We recognize that healthy relationships include men and women as well as the state of our individual health. This men's program connects men in the community to reduce isolation, gain skills and improve support through social interactions.

Get out there

Social Support

The Moving Mountains group plays frisbee golf down at Millennium Park.

NOTICE: Due to COVID-19 Social distancing restrictions, the Moving Forward group is meeting Mondays, Wednesdays and Fridays from 4:30-6pm via Zoom.  To join, please contact Taha Attiah, Coordinator:  250 837 1572 or [email protected].

Moving Mountains connects men in the Revelstoke community on a casual, social basis to offer support and interaction in a peer group, as well as having the coordinator to turn to for one-on-one support.

Previous get togethers have been playing frisbee golf down near the ball diamonds, men-only camp fires with the Aboriginal Friendship Society, and axe throwing at Peak Axe Throwing.

Moving Mountains is funded solely through grants and donations. To find out more email [email protected]

Read the article here.

Free your mind

Get connected

We don't have to struggle alone. For men wanting an easy-going social network in Revelstoke, get in touch for the event calendar. [email protected]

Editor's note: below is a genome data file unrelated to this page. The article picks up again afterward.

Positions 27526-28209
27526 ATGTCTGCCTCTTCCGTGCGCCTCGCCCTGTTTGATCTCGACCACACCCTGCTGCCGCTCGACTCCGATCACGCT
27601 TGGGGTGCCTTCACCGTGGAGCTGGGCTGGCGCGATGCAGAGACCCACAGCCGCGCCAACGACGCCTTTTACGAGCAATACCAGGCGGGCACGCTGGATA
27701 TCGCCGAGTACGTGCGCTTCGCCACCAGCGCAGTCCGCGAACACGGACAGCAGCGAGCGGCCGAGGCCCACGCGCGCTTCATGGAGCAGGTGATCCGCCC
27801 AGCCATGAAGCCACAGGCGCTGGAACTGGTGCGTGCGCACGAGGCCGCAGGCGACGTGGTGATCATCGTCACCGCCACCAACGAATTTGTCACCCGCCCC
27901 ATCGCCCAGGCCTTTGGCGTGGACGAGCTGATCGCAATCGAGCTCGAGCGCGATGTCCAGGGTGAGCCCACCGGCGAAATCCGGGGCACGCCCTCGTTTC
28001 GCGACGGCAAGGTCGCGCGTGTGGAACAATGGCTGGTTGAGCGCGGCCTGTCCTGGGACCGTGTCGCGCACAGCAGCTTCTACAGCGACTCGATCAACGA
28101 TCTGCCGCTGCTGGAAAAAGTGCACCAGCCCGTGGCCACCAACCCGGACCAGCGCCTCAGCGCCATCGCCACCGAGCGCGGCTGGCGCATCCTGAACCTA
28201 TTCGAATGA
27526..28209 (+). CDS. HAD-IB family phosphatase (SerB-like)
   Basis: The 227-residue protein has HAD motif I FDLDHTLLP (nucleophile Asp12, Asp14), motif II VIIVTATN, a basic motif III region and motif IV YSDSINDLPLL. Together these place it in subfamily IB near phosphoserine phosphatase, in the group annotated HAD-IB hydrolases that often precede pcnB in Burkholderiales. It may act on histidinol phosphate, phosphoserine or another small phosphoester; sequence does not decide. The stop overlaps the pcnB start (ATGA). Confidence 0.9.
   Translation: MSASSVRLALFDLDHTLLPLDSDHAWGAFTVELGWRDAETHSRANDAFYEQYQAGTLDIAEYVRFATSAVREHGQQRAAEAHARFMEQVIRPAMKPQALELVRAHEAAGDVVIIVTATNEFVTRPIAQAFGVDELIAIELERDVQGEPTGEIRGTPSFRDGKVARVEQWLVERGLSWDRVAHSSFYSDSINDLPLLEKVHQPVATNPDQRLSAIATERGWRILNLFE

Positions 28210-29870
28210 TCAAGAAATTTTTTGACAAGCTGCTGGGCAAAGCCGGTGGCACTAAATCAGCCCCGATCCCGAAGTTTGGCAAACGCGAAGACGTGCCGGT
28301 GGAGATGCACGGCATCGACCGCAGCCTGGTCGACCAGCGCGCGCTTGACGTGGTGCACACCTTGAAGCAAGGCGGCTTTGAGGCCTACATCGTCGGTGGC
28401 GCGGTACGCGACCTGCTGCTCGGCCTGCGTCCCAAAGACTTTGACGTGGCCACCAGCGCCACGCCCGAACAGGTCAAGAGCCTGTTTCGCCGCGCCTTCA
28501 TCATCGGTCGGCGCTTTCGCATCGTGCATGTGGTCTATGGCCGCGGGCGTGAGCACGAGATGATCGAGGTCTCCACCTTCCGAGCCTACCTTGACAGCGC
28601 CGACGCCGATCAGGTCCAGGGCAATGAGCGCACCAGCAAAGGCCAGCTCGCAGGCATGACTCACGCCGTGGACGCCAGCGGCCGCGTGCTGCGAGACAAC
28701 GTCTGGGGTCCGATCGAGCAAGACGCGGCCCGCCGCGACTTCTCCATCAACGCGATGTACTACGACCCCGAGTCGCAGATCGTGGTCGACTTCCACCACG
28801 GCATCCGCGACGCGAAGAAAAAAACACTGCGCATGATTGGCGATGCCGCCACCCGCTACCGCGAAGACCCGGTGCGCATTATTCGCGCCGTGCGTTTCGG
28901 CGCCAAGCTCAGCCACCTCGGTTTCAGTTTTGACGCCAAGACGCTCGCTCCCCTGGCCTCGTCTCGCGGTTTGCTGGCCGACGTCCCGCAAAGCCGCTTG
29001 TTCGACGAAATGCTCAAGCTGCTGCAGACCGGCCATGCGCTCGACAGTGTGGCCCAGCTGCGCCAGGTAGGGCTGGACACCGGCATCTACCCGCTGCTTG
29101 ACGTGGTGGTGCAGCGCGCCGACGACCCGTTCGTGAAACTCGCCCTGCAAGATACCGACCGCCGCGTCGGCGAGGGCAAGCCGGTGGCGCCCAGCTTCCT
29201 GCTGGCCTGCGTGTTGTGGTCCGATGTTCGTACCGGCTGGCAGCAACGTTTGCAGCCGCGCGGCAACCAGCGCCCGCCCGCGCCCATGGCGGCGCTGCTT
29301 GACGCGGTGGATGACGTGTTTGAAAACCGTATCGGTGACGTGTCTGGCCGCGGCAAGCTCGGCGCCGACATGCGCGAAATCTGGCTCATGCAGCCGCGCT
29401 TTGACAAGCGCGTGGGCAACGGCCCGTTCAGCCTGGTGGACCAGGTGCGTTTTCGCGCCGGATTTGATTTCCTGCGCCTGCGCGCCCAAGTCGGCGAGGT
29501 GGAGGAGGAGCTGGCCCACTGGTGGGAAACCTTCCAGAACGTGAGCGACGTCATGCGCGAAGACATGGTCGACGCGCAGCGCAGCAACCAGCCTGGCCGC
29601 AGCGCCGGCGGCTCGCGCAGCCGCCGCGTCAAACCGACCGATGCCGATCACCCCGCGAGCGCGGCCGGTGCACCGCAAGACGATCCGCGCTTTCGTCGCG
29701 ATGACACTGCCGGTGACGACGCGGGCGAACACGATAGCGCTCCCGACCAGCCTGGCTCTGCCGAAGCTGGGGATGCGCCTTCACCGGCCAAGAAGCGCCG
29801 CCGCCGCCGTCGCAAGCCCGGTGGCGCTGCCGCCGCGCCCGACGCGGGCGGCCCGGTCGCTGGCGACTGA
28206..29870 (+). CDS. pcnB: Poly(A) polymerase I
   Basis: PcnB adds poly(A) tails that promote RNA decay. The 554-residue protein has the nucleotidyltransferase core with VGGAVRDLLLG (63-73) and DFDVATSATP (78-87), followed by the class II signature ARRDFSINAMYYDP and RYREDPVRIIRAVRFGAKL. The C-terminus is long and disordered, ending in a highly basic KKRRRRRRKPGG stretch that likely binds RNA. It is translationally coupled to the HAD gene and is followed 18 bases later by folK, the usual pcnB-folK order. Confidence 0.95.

About the Coordinator

Taha Attiah

 Taha coordinates the Men’s Outreach group, Moving Mountains, and the Men’s Campfire Group.

Taha’s background, studying Psychology lead to his career in the field of youth work. His desire to connect with others through the men’s group is a part of the way he participates in the local community. His upbringing in rural Ontario and personal experiences have shown the need for mental health support in small towns.

One of the goals of Taha’s work is prevention efforts – requiring a shift in the way people think about encouraging mental health practices and developing community as a supportive factor.

Taha encourages anyone accessing services to reach out and start the conversation, even if they’re unsure if the group applies to them, or they’re waiting for things to get bad enough before they look for help. In a community, we remain connected and give willingly when we can, knowing that support is there when we go to seek it.